A flexible heater typically consists of a heating element, such as a thin film of metal, sandwiched between two layers of flexible insulating material. The heating element is connected to electrical power, and when the power is turned on, the heating element generates heat. The heat is transferred to the surface that the flexible heater is in contact with, providing a localized heating effect.
Designing flexible heaters requires careful consideration of various factors to ensure cost-effective manufacturing without compromising performance or quality. In this blog post, we will explore the top tips for designing flexible heaters that can be manufactured efficiently and economically.
Flexible heating elements have been used in various devices and applications for decades, but in recent years, flexible heaters have become increasingly used and relied upon in the medical industry. There are several reasons for this, but most importantly, they offer a wide range of benefits that other types of heaters simply cannot match.
Flexible heaters bring with them a wide range of advantages that cannot be ignored for most applications. For starters, they offer superior versatility (hence the name) when alternative types of heaters and can have very thin form factors as well.
Flexible heaters offer a way for commercial, industrial, and mil-aero applications to receive the desired heat at specific places. These heaters can be used for multiple purposes, from keeping food warm in cafeterias and drying up condensation in aerospace control panels to being used to control temperatures in medical equipment.
Flexible heaters are essential devices to provide heat to specific areas of an application. They are used in a wide range of industries including aerospace, medical, food service, and military. When applying heat to a surface, the right types of materials must be used for the heater. The heater must be flexible enough to bend and wrap around curved surfaces while avoiding working parts. They also have to be able to provide optimal heat transfer without damaging either the application or the heater’s elements and circuitry.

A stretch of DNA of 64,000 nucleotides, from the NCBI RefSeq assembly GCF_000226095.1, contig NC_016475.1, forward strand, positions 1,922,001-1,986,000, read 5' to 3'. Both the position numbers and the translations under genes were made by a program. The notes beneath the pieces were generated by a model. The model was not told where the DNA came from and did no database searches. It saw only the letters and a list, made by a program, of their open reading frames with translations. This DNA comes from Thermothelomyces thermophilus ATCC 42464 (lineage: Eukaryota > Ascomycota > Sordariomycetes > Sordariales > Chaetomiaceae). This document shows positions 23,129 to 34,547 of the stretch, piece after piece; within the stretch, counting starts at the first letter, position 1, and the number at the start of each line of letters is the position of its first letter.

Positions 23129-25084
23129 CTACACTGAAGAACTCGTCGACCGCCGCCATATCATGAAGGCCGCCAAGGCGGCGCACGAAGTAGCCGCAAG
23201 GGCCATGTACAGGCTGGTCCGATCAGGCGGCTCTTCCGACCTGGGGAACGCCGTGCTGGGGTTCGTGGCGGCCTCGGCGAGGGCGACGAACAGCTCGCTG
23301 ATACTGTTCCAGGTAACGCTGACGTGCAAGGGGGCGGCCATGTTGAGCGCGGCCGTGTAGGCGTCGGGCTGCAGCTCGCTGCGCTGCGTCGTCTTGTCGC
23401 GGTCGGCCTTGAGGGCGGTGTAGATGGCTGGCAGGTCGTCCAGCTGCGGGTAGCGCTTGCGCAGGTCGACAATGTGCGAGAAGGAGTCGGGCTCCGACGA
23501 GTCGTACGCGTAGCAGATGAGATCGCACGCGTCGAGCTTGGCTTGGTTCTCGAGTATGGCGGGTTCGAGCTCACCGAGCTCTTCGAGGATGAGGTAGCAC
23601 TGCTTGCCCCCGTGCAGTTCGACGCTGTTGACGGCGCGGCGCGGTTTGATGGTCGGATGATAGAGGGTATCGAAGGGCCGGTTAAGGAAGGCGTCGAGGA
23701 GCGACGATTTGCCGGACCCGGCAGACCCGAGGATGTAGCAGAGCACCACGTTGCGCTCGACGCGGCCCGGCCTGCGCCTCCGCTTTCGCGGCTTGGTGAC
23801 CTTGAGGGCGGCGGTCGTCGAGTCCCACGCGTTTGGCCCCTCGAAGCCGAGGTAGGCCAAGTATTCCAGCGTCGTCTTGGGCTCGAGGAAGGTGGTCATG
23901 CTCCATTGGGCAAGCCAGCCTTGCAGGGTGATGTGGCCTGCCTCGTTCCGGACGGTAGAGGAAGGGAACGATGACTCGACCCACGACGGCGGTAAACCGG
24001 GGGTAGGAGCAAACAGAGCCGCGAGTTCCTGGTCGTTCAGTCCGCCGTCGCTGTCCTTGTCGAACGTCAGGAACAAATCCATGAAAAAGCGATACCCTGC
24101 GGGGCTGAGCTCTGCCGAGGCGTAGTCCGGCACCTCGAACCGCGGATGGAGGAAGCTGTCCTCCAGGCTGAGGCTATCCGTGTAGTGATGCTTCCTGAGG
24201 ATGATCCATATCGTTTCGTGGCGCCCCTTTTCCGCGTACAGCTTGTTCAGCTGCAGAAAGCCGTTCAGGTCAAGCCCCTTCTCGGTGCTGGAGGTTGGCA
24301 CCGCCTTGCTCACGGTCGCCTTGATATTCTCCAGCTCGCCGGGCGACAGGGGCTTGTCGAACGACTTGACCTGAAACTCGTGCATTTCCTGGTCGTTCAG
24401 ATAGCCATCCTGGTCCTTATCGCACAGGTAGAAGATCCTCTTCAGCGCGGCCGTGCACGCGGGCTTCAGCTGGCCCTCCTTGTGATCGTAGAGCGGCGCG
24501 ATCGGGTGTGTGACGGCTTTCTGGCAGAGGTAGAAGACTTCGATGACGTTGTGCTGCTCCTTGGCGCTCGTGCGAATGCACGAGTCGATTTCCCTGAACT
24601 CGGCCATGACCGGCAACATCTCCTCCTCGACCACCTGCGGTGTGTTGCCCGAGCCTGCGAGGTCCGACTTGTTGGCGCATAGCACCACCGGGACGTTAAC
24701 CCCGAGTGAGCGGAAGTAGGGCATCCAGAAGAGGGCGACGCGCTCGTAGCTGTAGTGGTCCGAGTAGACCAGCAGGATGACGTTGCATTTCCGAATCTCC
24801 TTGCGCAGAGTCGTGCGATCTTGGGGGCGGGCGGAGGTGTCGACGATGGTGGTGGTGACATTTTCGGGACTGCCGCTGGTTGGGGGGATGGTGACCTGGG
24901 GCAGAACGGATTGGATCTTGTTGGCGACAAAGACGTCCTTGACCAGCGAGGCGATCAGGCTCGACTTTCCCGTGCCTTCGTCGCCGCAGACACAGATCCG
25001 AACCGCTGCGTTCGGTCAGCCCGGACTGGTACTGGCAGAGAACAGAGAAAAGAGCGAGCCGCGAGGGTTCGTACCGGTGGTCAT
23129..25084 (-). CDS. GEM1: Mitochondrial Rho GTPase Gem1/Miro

Flexible heaters allow customers to apply heat at targeted areas at any given moment. This procedure is desired for applications for a variety of reasons, such as preventing condensation to form on instrument panels, keeping the consistency of semi-fluid materials so that they may pass through pipe systems, or keeping systems warm during extreme environmental temperatures.
Flexible heaters are used in applications to keep systems, electronics, and products at the appropriate temperatures utilize a range of materials and thicknesses to achieve optimal heat output. Often when reaching out to a manufacturer, the customer will be asked to provide specifications regarding the application. The manufacturer will need to understand the wattage desired for the flexible heater and the temperature output that the flexible heater will provide.
Flexible heaters are used in numerous industries to provide heat in a selective area to deal with; condensation and mist, food processes, keeping electronics warm due to environmental temperature changes or keeping liquids in a fluid state. Temperature sensors are used to monitor the temperature of the flexible heater as well as the surface that is being heated.
Flexible heaters made from silicon and polyimide materials are designed to provide heating features to a wide range of applications. Their flexibility allows the heaters to wrap around odd-shaped surfaces when used inside or outside products. The flexibility of the heater is to provide enough heat for the intended application at the specific area without interfering with its functions.